Produce

Fresh produce is one good source of dietary fiber. Gila Brand photo.

Camping is a popular pastime here in Kodiak in the summer. I was amazed at the number of people who were out over the Fourth of July weekend in campers, tents and trailers to enjoy the beauty of our island.

I suspect it is difficult to eat a healthy diet while camping, and most of us do not eat very healthy even when we are not camping. One part of a healthy diet that most Americans are deficient in is fiber. Fiber has been shown to have many health benefits: lowering cholesterol, decreasing blood sugar, aiding in weight loss, and preventing diverticular disease. A high-fiber diet may also protect against heart disease and stroke by lowering blood pressure and insulin levels, and improving cholesterol.

Fiber is indigestible plant material that aids in bulking up stool and retaining water in the colon to produce large, soft stools. People who do not eat a lot of fiber or drink enough water (64 ounces per day) may have problems with constipation, excess gas, bloating, abdominal cramping, or problems with hemorrhoids or diverticulosis. Foods that are high in fiber include vegetables, nuts, seeds, fruit, beans, oats and whole grains. The recommended daily intake of fiber is 25-35 grams.

Fiber supplements are a healthy and easy way to increase fiber in the diet. There are many brands and types of supplements:  pills, powders, wafers, gummi bears. I recommend to my patients to find a supplement they can remember to take daily and which does not cause them excess gas. Start with the recommended dose and then increase slowly until stools are regular, large and soft, without straining.

Diets low in fiber can contribute to the formation of diverticulosis. Little outpouchings (diverticuli) of the colon wall occur through areas of weakness where the blood vessels cross through the wall.  Diverticuli can form in the colon from high pressure due to small, hard stools and the greater amount of force it takes to propel the stool through the colon.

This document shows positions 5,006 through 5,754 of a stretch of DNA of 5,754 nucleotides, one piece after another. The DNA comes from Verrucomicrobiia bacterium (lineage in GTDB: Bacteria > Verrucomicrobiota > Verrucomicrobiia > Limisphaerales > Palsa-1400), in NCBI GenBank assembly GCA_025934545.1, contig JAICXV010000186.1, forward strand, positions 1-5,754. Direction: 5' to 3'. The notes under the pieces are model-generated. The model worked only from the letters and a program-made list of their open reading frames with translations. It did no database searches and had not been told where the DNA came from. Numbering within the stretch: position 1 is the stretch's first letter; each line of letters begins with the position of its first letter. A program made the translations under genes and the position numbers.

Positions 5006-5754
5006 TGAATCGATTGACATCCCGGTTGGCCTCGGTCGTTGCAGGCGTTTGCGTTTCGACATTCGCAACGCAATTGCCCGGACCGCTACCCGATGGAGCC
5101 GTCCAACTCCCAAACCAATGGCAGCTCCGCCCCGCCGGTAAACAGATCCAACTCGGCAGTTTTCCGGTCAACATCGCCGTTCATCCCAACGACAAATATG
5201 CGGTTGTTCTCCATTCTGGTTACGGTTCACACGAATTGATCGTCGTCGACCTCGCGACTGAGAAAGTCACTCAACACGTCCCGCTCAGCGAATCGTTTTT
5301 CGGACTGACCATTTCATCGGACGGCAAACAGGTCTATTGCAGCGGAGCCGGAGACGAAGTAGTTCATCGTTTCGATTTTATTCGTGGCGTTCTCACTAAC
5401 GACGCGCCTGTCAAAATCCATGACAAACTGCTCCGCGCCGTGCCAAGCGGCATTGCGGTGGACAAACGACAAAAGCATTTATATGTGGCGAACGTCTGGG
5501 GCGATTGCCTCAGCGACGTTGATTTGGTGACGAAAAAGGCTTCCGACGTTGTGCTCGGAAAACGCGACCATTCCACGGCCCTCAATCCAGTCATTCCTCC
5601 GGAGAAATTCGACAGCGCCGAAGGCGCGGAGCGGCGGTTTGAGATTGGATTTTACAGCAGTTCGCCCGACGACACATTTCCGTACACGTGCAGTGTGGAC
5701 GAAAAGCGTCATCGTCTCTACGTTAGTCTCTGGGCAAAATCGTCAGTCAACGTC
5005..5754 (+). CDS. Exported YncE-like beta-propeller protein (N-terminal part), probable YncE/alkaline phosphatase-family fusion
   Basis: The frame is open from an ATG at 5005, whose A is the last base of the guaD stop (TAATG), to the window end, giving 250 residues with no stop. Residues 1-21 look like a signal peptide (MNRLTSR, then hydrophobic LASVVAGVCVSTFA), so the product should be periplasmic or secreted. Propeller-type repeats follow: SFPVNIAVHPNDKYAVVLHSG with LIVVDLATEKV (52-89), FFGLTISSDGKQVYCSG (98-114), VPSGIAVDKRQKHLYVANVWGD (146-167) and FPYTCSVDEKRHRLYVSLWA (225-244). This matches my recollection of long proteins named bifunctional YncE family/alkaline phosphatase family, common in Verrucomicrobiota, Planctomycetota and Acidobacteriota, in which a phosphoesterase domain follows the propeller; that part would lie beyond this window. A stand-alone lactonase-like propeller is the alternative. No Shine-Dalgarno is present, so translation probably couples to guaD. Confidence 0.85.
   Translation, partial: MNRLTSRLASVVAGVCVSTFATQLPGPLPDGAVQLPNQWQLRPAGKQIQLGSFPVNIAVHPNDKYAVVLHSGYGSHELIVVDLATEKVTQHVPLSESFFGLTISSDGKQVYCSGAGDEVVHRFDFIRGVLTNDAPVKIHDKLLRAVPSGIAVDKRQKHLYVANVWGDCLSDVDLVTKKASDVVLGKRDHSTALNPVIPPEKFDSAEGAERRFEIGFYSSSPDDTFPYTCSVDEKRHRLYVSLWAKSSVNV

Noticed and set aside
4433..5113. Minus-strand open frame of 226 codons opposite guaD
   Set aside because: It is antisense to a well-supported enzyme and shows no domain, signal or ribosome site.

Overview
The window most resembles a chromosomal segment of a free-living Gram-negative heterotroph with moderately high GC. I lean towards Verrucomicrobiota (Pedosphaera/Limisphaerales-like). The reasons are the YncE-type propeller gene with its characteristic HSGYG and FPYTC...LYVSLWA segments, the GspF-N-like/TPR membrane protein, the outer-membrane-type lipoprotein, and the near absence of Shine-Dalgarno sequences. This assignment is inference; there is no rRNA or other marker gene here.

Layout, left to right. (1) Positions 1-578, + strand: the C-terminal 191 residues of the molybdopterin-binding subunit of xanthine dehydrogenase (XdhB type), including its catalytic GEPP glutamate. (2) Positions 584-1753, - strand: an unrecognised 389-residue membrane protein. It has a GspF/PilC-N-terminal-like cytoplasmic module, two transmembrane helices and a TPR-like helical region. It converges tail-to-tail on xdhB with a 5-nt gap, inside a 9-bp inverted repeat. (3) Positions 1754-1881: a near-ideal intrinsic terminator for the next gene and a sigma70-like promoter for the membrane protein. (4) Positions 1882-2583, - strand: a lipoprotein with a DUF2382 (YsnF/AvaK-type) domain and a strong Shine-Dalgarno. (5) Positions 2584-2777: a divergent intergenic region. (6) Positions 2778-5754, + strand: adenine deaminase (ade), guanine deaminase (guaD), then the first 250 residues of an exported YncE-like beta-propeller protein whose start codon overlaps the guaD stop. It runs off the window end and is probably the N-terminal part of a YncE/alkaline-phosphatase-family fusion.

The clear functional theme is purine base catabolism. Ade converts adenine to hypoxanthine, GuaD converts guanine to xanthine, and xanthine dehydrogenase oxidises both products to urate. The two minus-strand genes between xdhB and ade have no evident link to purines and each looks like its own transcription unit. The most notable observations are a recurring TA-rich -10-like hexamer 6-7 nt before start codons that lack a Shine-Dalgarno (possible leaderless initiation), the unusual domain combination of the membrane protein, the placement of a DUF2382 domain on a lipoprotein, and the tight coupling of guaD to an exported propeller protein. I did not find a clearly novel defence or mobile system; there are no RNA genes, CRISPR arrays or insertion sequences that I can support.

Sometimes forming diverticuli is due to genetics, where different races tend to form diverticuli in different parts of the colon (i.e. right vs. left colon). Diverticulosis of the colon is a common problem in Westernized countries, affecting about 60 percent of the population by age 60.

Diverticular disease can cause serious health issues such as infection of the diverticuli (diverticulitis), perforation or bleeding, which can be life-threatening, but the majority of people who have diverticulosis do not have any symptoms.  Diverticular disease is the third-leading cause of hospitalizations for abdominal pain.

There are known factors that increase or decrease our chances of forming diverticulosis or of having symptoms from them. A diet high in fiber and low in fat is known to decrease formation of diverticulosis and can reduce symptoms from diverticulosis once they have already formed. Being obese and not exercising are risk factors to have diverticulosis and to have symptoms from them. Vitamin D deficiency tends to make symptoms from diverticulosis worse.  Smokers tend to have more diverticular abscesses and perforations than non-smokers.

Seeds, nuts, and popcorn have not been shown to increase risk of diverticulosis or diverticulitis, and nuts and popcorn may actually decrease risk of diverticulitis.

Our bodies are complex and amazing, and good health is something we should be very thankful for.  Eating healthy is an important step in improving overall wellbeing, and an easy first step is to add more fiber to your diet and drink more water.

“The eyes of all look to you, and you give them their food in due season. You open your hand; you satisfy the desire of every living thing” (Psalm 145:15-16).

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